“We must keep up the good fight! A good, strong offense, and brave defense!”
Over morning coffee I heard these words uttered by someone who supported a certain side of our current political divide. Actually, I’ve heard people on either side express similar sentiments. In spite of being polar opposites, both perspectives are driven by passion and convictions. Both are fueled by the desire to make a better world.
So what’s wrong with this picture? This–the more the two sides attack one another and get defensive:
- the further they drive each other away.
- the more they expand and more deeply entrench the divide.
- the less likelihood there is of differences being resolved.
Which is exactly how the gut brain would have it–identify the good guys and bad guys, then join in with “good” group and attack the “bad” one. A good offense and strong defense helped us survive the millennia, running from lions and enabling combat with hostile neighboring villages. Without such strategy on tap, our species probably would not still be around.
Unfortunately, when applying this mindset to today’s socio-political strife, things get worse, rather than better.
What else can we do? Do we just let all this passion and energy go to waste? Surely it’s good for something.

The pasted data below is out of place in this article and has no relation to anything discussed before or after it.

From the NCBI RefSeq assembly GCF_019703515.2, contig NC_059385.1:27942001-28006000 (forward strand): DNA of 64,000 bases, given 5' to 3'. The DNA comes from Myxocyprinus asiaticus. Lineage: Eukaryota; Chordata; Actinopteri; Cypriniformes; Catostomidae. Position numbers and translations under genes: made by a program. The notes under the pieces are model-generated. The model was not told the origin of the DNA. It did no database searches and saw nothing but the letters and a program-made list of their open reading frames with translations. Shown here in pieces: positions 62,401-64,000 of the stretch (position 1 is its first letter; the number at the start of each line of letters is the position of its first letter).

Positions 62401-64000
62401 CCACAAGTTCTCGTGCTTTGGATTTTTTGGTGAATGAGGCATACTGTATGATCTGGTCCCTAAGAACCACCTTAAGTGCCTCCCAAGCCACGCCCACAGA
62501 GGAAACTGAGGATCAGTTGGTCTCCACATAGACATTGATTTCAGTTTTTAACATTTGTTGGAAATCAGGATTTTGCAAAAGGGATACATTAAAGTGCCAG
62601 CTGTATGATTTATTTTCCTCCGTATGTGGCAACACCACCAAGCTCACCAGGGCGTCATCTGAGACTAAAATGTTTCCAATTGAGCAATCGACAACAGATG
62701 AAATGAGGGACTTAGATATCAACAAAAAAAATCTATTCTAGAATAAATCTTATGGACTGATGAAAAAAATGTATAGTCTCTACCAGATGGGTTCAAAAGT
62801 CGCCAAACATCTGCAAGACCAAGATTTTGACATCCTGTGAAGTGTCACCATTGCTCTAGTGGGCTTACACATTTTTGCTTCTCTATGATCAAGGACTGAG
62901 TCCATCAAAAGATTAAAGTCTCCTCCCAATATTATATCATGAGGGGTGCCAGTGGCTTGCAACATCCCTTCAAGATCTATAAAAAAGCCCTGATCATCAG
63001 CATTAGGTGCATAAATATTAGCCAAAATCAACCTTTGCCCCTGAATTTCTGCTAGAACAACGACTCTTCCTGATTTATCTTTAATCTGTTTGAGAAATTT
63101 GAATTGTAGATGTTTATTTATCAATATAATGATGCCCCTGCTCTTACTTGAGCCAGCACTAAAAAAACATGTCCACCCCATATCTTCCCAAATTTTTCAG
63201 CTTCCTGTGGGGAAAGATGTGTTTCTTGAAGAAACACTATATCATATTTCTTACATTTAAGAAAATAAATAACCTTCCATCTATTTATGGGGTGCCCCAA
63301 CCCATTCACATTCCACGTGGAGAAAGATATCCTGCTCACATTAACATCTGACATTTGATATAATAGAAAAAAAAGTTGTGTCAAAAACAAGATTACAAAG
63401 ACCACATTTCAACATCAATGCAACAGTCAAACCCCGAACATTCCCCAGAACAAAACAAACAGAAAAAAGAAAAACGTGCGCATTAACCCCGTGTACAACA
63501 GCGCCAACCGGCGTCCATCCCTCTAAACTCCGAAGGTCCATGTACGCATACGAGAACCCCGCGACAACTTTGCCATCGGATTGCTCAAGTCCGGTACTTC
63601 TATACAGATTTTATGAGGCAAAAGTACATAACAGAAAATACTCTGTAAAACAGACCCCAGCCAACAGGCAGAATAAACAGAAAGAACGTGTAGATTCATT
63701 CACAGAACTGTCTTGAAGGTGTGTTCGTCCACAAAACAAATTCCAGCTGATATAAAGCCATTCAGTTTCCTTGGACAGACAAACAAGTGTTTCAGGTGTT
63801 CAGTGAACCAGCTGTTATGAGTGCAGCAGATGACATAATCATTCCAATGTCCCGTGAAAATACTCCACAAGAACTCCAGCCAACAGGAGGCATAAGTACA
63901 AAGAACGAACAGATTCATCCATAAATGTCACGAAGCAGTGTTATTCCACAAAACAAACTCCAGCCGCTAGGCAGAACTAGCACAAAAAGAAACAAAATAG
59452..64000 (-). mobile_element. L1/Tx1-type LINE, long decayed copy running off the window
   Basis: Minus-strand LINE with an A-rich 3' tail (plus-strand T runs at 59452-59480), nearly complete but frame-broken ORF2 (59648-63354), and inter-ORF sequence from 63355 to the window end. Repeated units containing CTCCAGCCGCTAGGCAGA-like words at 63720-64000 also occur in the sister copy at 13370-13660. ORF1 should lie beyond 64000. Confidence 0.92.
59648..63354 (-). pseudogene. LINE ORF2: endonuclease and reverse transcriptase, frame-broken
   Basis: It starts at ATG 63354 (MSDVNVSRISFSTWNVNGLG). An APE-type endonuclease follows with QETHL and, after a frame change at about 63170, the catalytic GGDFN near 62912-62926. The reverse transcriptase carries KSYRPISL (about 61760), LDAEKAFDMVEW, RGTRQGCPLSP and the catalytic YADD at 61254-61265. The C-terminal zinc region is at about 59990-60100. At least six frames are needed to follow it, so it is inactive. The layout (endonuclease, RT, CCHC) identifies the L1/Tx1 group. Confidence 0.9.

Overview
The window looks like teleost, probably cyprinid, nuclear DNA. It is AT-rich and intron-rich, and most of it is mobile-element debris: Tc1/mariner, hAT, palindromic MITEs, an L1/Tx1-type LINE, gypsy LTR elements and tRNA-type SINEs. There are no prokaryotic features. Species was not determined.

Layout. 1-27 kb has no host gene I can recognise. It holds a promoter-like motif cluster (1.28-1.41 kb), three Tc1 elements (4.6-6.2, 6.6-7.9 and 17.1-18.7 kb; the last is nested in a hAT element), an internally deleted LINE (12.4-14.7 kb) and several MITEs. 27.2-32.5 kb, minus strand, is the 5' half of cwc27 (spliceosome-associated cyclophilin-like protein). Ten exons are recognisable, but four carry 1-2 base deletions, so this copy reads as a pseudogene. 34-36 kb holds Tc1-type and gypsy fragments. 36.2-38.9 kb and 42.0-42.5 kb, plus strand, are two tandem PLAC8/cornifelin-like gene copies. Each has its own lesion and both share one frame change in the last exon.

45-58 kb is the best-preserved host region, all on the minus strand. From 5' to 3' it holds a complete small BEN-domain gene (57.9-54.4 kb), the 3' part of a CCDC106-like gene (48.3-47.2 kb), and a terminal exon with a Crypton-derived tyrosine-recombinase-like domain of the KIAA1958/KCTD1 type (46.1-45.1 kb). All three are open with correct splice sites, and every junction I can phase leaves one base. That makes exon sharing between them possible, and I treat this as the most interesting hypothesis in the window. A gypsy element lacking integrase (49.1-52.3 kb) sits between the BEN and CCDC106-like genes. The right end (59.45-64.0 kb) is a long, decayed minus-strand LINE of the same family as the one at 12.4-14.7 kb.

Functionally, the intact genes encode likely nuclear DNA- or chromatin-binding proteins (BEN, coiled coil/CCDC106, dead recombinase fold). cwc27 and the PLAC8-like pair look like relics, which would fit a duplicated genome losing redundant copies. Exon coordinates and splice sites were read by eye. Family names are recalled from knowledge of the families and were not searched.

Of course it is. We can redirect it onto these destructive patterns that so frequently intrude into our thinking and social lives. The Cogjam Effect – and the Path to Healing Divisive Community and Fractured Science offers numerous suggestions for combating cogjam. For example:
- Note when you feel defensive, even if only as a mental state, as you react to a comment or media broadcast.
- Do not let ideological challenges or verbal attacks control your reactions; set aside defensiveness that may arise.
- Instead, truly listen to what the other side has to say–especially regarding what they fear will happen if their side does not “win.”
- Crank up your compassion for that suffering–how would it feel if you were experiencing such a fear? How difficult must it be for the sufferer?
- As your behavior softens, listeners naturally react less defensively, since their gut brains see less reason to engage.
- With logical brains coming back on line, solutions to today’s problems can be explored.
Compassionate caring and fight or flight mentality cannot happen simultaneously. The two stress responses each have supporting neurochemistry. However one motivates us to throw ourselves into the adversity in order to help those we care about. The other drives us to fight, run away from, or otherwise escape the adversity. When we let our fears run the show, they have the ability to override compassion.
Fortunately, we do get a choice. There are many ways to reexamine and set aside fears long enough to let compassion to take the lead. And when we act with compassion, we are also rewarded with feeling less stressed ourselves–a win-win for all.
So, yes–keep up the good fight. But instead of aiming combativeness toward those who think differently, aim it toward cogjam.